There was one pivotal moment in the quarter-final in Melbourne and anyone with basic needlework skills would have been able to almost capture it: put a green-chequered cloth in between the embroidery hoops and you have the MCG; stitch out a batsman in blue, half-crouched as he smites a high full-toss; a fielder, in green and red, waiting in the outfield, his team-mates, expectant; and an umpire with a red shirt with one arm raised, signalling a no-ball. But it would have taken talent and a whole lot of passion to represent in thread the disappointment of the green team, the drooping of shoulders, the change in the mood, and the end of fight. You'll find many artists who can do that, but it won't be a surprise if most of them are from Dhaka.
In a team full of players on the cutting edge of the next stage of fielding evolution, Daniel Vettori is perhaps New Zealand's weakest link. And that link showed just how strong that chain is with an age-defying snatch on the boundary in the quarter-final against West Indies.
Marlon Samuels slashed Trent Boult, and as the ball sailed towards third man it seemed certain to clear Vettori, who was back-pedalling and found himself a few yards inside the boundary as the catch descended over his head. He sprung up like a jack in the box, one arm raised above for the interception and his other three limbs thrust out at awkward angles. The catch stuck and Vettori landed only a little less gracefully than a gymnast. He indulged in a little swagger to celebrate as Blackcaps from far and wide on the field sprinted towards their old third man, with looks of amazement on their faces. "I couldn't believe it," Boult said after the game. "For him to leap up a couple metres in the air and stick out his paw. I actually enjoyed the celebration afterwards, it was just a little strut. It was very cool."
Given Chris Gayle's fitness it's hardly surprising that rumours have been rife that this World Cup could be the last time he plays for West Indies. And, after the loss to New Zealand, he certainly looked like he was ready to bid the game adieu. He pulled out his two pairs of batting gloves, throwing them into the crowd, one by one, to the sheer glee of the fans. Three of the gloves reached New Zealand fans. Realising that, he looked for the West Indies supporters higher up the stand. With a lazy smile, he wound up and zipped that final glove right amongst them. That catch was worth more than a million to those fans. But there were still people without any souvenirs. And the big man realised that. He pulled out his pads and frisbeed them into the stands. Next came his cap. A kid in the front of the stands got that cap, complete with signature. Later, he laid the rumours of retirement to rest; more opportunities in future to gather Gayle memorabilia then.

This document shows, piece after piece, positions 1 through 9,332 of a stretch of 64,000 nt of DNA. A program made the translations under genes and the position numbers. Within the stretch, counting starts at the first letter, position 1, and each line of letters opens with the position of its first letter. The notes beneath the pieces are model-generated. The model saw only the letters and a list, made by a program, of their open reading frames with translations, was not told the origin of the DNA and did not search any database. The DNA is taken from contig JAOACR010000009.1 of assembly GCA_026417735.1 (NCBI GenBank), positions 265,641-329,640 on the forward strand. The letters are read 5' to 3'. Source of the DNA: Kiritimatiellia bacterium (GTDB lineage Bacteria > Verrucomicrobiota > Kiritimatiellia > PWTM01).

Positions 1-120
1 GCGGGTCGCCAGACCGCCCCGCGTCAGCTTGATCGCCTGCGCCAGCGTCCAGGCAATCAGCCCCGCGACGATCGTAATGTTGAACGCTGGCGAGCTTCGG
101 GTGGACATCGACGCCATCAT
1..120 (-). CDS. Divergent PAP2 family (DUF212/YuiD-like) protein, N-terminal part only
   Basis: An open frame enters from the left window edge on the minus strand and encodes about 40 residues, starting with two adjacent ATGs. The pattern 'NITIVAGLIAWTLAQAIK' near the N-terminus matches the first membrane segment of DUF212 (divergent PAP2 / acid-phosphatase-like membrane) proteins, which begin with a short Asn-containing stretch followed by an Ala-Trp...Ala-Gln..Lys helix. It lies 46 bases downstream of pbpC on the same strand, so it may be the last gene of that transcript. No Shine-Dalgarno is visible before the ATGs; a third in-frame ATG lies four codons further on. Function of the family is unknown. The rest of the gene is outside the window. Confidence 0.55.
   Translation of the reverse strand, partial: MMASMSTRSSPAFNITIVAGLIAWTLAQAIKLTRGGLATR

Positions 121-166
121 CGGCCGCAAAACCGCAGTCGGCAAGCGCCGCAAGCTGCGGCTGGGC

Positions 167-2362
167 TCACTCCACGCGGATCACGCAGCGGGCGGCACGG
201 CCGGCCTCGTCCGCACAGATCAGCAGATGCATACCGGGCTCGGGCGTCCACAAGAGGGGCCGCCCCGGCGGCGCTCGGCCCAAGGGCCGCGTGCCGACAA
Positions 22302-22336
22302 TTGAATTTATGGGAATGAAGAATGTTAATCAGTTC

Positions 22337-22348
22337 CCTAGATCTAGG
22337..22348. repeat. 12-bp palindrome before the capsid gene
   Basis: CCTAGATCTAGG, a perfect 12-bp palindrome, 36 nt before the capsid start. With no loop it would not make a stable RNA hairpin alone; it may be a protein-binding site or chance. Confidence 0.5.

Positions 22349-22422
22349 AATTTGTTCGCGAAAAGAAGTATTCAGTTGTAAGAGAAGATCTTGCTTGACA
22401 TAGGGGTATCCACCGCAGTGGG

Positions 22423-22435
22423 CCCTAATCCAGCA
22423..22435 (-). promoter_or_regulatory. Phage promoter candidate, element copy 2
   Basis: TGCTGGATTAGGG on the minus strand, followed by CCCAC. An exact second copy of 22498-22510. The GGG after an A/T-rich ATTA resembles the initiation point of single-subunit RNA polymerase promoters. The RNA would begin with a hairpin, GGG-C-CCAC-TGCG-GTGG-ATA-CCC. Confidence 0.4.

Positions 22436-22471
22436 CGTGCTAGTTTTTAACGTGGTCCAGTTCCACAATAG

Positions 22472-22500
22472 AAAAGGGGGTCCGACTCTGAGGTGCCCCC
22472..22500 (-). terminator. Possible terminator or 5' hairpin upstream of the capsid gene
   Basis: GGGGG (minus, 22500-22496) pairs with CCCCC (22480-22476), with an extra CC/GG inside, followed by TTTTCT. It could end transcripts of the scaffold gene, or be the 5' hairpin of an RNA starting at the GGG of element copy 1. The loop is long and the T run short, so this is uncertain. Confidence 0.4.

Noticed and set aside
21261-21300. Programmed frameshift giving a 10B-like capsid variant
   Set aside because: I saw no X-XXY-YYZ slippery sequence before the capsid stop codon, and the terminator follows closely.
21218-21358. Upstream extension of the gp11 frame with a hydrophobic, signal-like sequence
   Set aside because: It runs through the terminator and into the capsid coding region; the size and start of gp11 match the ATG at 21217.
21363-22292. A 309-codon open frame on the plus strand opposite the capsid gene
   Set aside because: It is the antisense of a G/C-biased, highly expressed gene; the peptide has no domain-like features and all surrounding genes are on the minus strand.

Obvious point first: this World Cup is all about the current players. This moment should probably be about Martin Guptill. It is wonderful, though, occasionally to dip back into cricket's storied history. The here and now is important, but we should never forget what has gone before. Watching West Indies get dispatched for 393 in the quarter-final would send a shudder down the former greats of that region. One of them, Curtly Ambrose, has taken on the herculean task of trying to help lift them back up the ladder of world cricket. But, for half an hour at the Basin Reserve, he dipped into tales of the past: of bowling into the wind in Wellington, of being hit for six, of being angered by Dean Jones. He smiled through it all - a couple of days later he must have grimaced at the current generation. Certainly in the West Indies, they don't make them like they used. But thank goodness Ambrose is involved. If only there was time for more stories.